A lot has happened since the season started up again, however I’m so excited for the bomb that dropped last week. Canadian world champion and runner-up over the last two years and one of the last names to be removed from the final Canadian Olympic roster Bailey Bram is coming to Sweden to play for my team Linköping and that’s a groundbreaking signing. Bram will be the first world champion to play in Sweden’s top league and by far the most prominent player ever from North America to raise the bar on our league. Hopefully this will pave the way of the future with more exchanges of players across the Atlantic and a boost for Europe’s best league, I already know there is a player who will compete for Canada in the Olympics heading for Sweden, not to step on any toes I’ll get back to you about that after the Olympics are over. For now Bram will be arriving tomorrow (the 22nd) and laced up for the first time in front of our home crowd for this weekend’s double feature. I didn’t forget to say how excited I am, right?!
This past weekend was the last of the regular season on the road and I’m quite proud to say I will manage my primary goal for the season, seeing all 28 of Linköping’s games live and I can say it hasn’t been easy with some close calls in the economy department. It’s not cheap to travel 240 kilometres in a weekend to watch two games, just getting the transportation to fit in between games can be a real hassle when it’s a late Saturday game and then an early one on Sunday 6-7 hours by train between the two arenas. Sure there are still 3 games to go, but I can’t see what act of God would stand in my way!
The last couple of games way up north Sweden featured the two games overall this season with the highest attendance, first off a match-up between LHC (Linköping) and Modo, the top 2 teams in the league right now and it became a real nailbiter, with 5 minutes left Modo was in a commanding lead 3-1 but in this wonderful sport things can change really quick, 2 goals fell for LHC in under half a minute and the game was tied right at the end. Unfortunately for LHC the road trip began with a loss as Olympian Emma Nordin put Modo back in the lead with only a minute to go and the crowd of almost 500 cheered like we hadn’t heard before, even if the result was a loss it was nice to see the audience get involved because Modo has put up a terrific season claiming the regular season title once again and the girls are worth some attention for it.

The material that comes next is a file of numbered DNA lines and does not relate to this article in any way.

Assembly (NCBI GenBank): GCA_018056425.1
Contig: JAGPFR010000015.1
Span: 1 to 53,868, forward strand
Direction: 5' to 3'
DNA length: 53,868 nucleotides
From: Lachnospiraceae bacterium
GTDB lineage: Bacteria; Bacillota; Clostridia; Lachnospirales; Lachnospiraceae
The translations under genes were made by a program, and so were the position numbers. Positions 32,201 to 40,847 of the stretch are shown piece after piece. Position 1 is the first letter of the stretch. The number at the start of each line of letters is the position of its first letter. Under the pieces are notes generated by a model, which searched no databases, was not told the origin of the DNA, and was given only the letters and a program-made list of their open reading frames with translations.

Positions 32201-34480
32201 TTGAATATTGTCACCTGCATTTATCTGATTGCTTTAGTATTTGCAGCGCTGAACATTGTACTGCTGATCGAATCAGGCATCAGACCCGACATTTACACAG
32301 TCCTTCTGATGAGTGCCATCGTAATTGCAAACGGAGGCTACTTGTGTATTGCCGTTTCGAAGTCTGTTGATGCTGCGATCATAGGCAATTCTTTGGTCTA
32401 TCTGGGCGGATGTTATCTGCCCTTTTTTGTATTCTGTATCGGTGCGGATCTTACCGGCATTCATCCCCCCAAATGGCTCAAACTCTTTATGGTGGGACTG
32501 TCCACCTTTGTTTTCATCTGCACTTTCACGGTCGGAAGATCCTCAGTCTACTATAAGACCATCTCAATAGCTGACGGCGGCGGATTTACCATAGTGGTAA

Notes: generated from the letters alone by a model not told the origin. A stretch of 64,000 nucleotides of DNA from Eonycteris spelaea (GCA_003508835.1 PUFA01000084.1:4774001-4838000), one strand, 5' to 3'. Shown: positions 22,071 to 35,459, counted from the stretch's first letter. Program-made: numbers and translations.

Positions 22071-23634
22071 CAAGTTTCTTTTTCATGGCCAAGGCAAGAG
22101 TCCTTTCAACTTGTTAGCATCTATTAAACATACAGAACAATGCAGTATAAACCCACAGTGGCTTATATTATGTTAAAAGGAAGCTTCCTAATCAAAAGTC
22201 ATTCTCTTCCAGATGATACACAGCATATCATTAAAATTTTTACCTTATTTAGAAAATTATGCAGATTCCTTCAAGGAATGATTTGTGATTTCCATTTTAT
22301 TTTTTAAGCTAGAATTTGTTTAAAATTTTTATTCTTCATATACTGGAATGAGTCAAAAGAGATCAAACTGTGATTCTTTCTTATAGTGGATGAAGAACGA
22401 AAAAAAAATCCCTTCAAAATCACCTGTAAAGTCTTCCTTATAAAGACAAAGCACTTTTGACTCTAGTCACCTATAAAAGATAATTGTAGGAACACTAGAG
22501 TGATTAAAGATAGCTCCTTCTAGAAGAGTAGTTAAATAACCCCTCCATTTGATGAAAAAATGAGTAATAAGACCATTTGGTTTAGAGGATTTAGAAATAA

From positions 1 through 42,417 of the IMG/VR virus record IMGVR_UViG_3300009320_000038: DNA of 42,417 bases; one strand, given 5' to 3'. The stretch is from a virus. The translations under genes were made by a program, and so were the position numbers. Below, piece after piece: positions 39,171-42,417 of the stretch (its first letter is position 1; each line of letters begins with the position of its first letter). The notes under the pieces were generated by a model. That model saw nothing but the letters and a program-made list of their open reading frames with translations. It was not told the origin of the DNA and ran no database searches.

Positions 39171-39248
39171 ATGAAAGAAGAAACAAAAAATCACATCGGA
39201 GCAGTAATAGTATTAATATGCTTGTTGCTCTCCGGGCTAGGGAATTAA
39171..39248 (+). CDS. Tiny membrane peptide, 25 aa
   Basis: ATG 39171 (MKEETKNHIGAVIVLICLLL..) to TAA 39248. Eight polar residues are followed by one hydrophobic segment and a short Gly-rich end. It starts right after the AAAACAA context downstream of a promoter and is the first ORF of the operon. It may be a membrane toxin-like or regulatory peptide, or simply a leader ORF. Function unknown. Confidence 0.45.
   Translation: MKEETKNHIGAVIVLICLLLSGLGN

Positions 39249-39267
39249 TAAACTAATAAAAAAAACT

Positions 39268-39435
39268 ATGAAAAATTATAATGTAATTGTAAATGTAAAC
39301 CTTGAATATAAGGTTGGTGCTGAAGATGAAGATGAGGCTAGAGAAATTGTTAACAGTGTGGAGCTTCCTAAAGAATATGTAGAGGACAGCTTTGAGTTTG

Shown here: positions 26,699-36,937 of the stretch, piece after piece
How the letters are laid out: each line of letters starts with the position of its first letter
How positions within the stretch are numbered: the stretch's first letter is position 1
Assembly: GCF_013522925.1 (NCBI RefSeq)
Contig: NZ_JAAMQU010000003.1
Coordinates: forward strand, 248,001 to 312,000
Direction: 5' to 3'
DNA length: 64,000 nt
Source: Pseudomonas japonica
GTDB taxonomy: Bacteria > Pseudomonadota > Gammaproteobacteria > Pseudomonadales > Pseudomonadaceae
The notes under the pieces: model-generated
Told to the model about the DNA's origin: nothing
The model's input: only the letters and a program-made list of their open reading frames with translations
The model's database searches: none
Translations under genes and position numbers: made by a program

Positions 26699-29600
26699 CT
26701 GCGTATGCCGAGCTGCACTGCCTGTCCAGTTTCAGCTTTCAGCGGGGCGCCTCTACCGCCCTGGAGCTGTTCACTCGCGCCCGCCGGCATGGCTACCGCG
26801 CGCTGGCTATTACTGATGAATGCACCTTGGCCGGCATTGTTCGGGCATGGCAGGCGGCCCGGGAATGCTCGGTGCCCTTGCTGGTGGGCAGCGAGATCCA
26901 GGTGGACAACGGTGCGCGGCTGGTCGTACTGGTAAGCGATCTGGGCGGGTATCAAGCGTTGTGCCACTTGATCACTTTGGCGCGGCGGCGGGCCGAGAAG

Next up was a trip to Luleå where Piteå native Munksund had help from the Luleå men’s team to try and beat the present attendence record in Rikserien of 1673 persons. They put up a great show for everyone who came but the record could not be matched, a huge factor being the -30 degrees celsius outside, most people probably stayed at home coseing up in front of the fireplace instead of going out to watch the local women’s team bring home the bacon. It was really their day and a home team win 5-3 brought out a standing ovation for the 1168 people who made it.
Overall a nice last long road trip that ended with me sitting down at the airport with Team Sweden’s head coach Niclas Högberg before our flights back south. It was nice to get some thoughts about the upcoming Olympics, on the season so far both at home and what’s going on around the globe in the women’s hockey society. I got to give back some input of what I had seen of the Japanese team from last seasons qualification and World Championships, I can’t recall when Sweden faced them the last time but it was a looong time ago. It’s pretty nice being able to sit down and converse with such a known figure of women’s hockey, if I would have followed the male counterpart I would probably only be a dot in the crowd to someone like Per Mårs who will be coaching the Swedish men’s team in Sotchi.
I must say the great surroundings in the women’s hockey community is what makes the game so much better than any other game, wherever you go there are fantastic people to greet you, and never any bad blood between the fans, I have no problems with praising the opponent’s and I’m glad most opposing fans and other personnel around the league will do the same. We have a strong bond among those who support our players all over the world and even if it is growing slowly it is growing, there is still a very long way to go before professional leagues with reasonable salaries and playing conditions for those who play but one day that day will be.
That’s all for now folks, I hope you’ll have a great time experiencing the Olympics whether it’s on site in Sotchi or if you’re at home watching it on television. It sure will be a treat to see and maybe we’ll get to see some unexpected performances by Sweden, Finland, Russia etc. to shake up things for USA and Canada. I can’t imagine anyone who has forgotten what happened in Torino 2006!